example 1



In the first div there is no space between the two buttons, in the second, there is.

Now let's consider another example:

example 2

<div> b</div>​​​​​​​​​​​​

There is no space before that b.

example 3

a<b> bold</b> man

Now the whitespace before bold is significant

example 4

a <b> bold</b> man

Now only one of the spaces (after the "a" or before "bold") is significant.


What are the exact rules behind when whitespace is stripped or collapsed?

  • Is the question only concerned with how HTML is displayed in the browser? Or is it also about the spec, or about how HTML parsing APIs deal with whitespace? Oct 12, 2012 at 16:53
  • @MattFenwick: Mostly concerned with how the browser renders it. I'm converting HTML into another language and I want it to look more or less the same.
    – mpen
    Oct 12, 2012 at 16:57
  • 1
    I removed my answer as it was an over-simplification. Jukka K. Korpela and Alohci have addressed the more complicated parts.
    – BoltClock
    Oct 13, 2012 at 3:46

3 Answers 3


The reality is somewhat complicated. There are two parts

  1. What the parsing does.
  2. What the rendering does.

The parsing actually removes very little white space whilst parsing text (as opposed to markup). It will remove an initial line feed character at the start of <textarea> and <pre> elements and also on the invalid <listing> element, but that's about it.

Jukka refers to the HTML 4.01 section B.3.1 Line breaks saying that "a line break immediately following a start tag must be ignored, as must a line break immediately before an end tag" but that is in a non-normative appendix and browsers do not follow it except for the three elements mentioned above.

That can be demonstrated using Jukka's example here on line breaks with no spaces . Note the #text: nodes around the button elmeents in the tree display, and that if the line breaks are removed, the '#text:` nodes no longer appear.

We can also see that the rule is not applied by using that first example from the specification here. By adding display:pre it's clear that the line breaks are not exactly ignored but that the rendering the two examples the same is merely a property of the default white-space handling being white-space:normal

Which brings us to the relevant spec, which is 16.6.1 The 'white-space' processing model in the CSS spec. This covers the systematic rules to be applied to the text characters for each of the white-space setting values.

  • 1
    Appendix B of HTML 4.01 specification is indeed informative, but as it says: “all requirements in this section appear elsewhere in the specification”. The basic conformance clause says that HTML documents are SGML documents, and the principle on ignoring line breaks in certain conditions is part of the SGML standard, hence normative. But HTML was never actually implemented as an SGML application; and this part, too, was almost exclusively ignored by browser vendors. Dec 8, 2013 at 18:11

HTML collapses serial whitespaces to a single whitespace, but doesn't eliminate it. A newline is a whitespace, therefore a space.

It's not just leading/trailing - serial whitespace within an element is rendered as single whitespace as well. These will render identically:

<div>   a   b   </div>
<div> a b </div>
<div>a b</div>
  • 1
    Collapsing is pretty straight-forward, it's the trimming that concerns me :)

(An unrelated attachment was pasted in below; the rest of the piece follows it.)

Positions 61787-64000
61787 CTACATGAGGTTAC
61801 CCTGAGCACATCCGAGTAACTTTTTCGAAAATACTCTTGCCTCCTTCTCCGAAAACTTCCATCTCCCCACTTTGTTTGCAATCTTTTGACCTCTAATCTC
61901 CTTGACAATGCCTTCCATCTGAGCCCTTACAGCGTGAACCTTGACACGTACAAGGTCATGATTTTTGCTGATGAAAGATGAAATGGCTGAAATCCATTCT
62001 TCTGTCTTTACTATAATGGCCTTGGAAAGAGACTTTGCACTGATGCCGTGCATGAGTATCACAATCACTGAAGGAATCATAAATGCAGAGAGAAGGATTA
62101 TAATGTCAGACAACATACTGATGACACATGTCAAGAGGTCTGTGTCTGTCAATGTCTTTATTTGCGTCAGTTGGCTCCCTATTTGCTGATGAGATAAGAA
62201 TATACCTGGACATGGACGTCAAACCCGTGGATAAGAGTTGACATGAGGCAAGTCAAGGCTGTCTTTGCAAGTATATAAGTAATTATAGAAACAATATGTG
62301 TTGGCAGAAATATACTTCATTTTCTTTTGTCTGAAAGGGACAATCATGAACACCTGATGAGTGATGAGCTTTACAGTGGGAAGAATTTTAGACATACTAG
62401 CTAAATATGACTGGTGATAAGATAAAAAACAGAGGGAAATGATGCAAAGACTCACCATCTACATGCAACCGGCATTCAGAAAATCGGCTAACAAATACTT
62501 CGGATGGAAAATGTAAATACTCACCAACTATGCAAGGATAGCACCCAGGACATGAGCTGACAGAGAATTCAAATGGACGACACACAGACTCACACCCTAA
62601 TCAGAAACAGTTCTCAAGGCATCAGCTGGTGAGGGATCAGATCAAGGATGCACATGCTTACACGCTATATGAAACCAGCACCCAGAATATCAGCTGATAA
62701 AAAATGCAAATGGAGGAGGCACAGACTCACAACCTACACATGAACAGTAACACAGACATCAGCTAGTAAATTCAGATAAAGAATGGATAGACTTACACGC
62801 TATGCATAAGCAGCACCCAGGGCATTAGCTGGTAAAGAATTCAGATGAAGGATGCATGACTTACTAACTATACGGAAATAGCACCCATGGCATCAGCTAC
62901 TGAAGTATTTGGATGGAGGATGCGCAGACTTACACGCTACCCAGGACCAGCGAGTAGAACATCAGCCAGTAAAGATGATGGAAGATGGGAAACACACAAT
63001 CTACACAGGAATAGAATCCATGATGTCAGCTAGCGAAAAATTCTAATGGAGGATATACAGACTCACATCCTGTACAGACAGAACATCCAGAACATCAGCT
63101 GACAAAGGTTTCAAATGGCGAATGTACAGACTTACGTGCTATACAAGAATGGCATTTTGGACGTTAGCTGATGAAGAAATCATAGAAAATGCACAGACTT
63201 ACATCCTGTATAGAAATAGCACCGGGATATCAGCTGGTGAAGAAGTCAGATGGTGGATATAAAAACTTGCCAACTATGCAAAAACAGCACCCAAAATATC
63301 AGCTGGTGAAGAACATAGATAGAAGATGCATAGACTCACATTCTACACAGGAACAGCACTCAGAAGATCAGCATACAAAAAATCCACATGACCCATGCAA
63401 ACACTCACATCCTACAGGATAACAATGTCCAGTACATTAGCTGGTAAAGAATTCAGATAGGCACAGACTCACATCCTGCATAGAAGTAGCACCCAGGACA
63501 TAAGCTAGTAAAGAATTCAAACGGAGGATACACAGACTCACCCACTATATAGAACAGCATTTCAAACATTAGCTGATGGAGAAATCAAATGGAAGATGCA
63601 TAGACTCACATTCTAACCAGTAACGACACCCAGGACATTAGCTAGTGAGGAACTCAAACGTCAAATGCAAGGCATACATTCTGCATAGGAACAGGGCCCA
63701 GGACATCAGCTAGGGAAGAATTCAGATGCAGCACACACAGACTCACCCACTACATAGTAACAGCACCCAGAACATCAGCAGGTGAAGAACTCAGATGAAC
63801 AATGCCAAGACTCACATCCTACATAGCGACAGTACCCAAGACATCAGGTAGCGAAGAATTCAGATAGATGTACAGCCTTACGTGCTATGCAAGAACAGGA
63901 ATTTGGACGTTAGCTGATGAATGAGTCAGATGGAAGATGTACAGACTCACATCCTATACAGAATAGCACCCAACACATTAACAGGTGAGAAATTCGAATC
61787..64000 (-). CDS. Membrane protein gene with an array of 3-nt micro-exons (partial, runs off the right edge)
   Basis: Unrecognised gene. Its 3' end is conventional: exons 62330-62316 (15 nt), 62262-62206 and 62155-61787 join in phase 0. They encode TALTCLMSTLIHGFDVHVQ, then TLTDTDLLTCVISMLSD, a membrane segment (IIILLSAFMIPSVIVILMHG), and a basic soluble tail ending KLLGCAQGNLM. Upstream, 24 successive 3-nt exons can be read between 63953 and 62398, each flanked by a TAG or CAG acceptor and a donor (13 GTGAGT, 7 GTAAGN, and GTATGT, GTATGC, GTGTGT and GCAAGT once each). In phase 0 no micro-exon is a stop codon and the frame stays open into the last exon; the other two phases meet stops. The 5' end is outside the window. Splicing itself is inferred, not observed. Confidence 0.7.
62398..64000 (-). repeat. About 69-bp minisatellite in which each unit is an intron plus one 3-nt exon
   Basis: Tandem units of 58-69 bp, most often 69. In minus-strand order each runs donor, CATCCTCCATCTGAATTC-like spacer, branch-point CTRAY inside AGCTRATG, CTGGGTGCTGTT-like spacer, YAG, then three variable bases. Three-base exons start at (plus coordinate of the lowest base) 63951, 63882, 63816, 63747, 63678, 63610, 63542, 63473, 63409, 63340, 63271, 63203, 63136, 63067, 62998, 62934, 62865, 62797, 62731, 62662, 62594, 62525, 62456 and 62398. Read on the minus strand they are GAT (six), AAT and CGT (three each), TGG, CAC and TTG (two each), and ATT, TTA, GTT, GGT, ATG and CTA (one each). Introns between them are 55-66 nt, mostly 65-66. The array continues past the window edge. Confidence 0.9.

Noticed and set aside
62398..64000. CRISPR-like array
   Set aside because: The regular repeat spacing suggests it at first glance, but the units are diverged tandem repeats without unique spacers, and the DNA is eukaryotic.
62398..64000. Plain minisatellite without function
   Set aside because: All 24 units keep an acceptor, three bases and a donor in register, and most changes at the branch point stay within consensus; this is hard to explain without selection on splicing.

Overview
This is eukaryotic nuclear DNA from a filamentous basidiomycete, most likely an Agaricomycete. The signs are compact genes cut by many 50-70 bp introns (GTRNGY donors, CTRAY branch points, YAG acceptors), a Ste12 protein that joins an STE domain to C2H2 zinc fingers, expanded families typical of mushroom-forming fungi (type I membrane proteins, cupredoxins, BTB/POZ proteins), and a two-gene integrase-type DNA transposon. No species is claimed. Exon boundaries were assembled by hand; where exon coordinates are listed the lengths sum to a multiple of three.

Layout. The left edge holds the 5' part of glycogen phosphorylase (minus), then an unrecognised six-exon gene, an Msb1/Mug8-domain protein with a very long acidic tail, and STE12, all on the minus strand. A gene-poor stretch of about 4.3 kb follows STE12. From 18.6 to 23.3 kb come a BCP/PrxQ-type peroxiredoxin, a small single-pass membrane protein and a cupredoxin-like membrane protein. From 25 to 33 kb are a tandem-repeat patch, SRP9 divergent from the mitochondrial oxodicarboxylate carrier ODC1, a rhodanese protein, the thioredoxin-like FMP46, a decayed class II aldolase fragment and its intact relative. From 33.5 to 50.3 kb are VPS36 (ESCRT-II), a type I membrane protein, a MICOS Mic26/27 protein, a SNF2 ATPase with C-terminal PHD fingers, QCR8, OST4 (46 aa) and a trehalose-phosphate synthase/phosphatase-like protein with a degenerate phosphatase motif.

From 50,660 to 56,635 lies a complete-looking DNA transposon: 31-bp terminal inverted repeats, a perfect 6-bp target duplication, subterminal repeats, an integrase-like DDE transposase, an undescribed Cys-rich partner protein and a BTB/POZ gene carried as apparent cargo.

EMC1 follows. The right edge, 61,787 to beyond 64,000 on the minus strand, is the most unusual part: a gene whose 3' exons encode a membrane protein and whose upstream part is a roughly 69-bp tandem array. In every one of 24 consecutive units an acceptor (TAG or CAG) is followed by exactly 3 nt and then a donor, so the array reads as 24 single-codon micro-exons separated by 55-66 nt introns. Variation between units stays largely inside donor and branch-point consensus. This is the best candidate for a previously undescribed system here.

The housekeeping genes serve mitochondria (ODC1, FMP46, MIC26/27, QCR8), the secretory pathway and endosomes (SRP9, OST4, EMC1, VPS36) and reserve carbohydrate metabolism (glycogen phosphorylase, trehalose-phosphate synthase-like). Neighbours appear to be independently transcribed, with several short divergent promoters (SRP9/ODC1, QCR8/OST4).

– mpen
    Oct 12, 2012 at 16:52
  • 1
    Actually, collapsing is a bit more complicated than that. Consecutive/serial whitespace across inline elements is also collapsed.
    – mpen
    Oct 12, 2012 at 17:53
  • while your example is correct, it deals with the simplest case and therefore does not address the question. See Example 3 and 4 in the question.
    – Inigo
    Oct 2, 2021 at 3:13

A full answer to the question “When does whitespace matter in HTML?” would be rather long and detailed and would need to discuss things like whitespace between attribute specifications and elements with special rules like textarea. But the address what seems to be the primary concern:

Whitespace between tags generally creates anonymous text nodes. Whitespace inside leaf elements (elements not containing other elements) constitutes part of the text content of the element.

There are few fixed rules for rendering, but browsers generally ignore leading and trailing whitespace within an element’s text content.

If there is whitespace between elements that are rendered inline (such as button elements by default), it normally acts as a separator equivalent to one space.

However, whitespace consisting of one line break is ignored, by specifications and usually in browser practice, when it immediately follows a start tag or precedes an end tag. So


would be treated as if the line breaks were not there. But when spaces are used, as in


then there are anonymous text nodes before the first button element and between the two button elements. Normally only the latter matters, and it acts like a normal word space.

Update: As a comment below and Alohci’s answer point out, this old (HTML 4.01) principle has mostly not been implemented in browsers and has mostly been removed in HTML5. So in most cases, a line break between elements creates a text node, containing a line break character, which is treated as equivalent to a space.

  • Your statement and two examples about one line break being ignored is not correct for recent versions of Chrome, Firefox, or Opera, or in IE8 or IE10: jsbin.com/eKAzUfI/1 (source). Interestingly, it is correct for IE6 (!) and IE9. I didn't test IE7. I tested with a standalone file as well just in case it was something in JSBin's default CSS, but the results were the same. Dec 8, 2013 at 15:28
  • 4
    I stand corrected and will make some corrections to my answer (won’t delete it though, since some points are valid and the incorrect points are referenced in another answer). Dec 8, 2013 at 18:03

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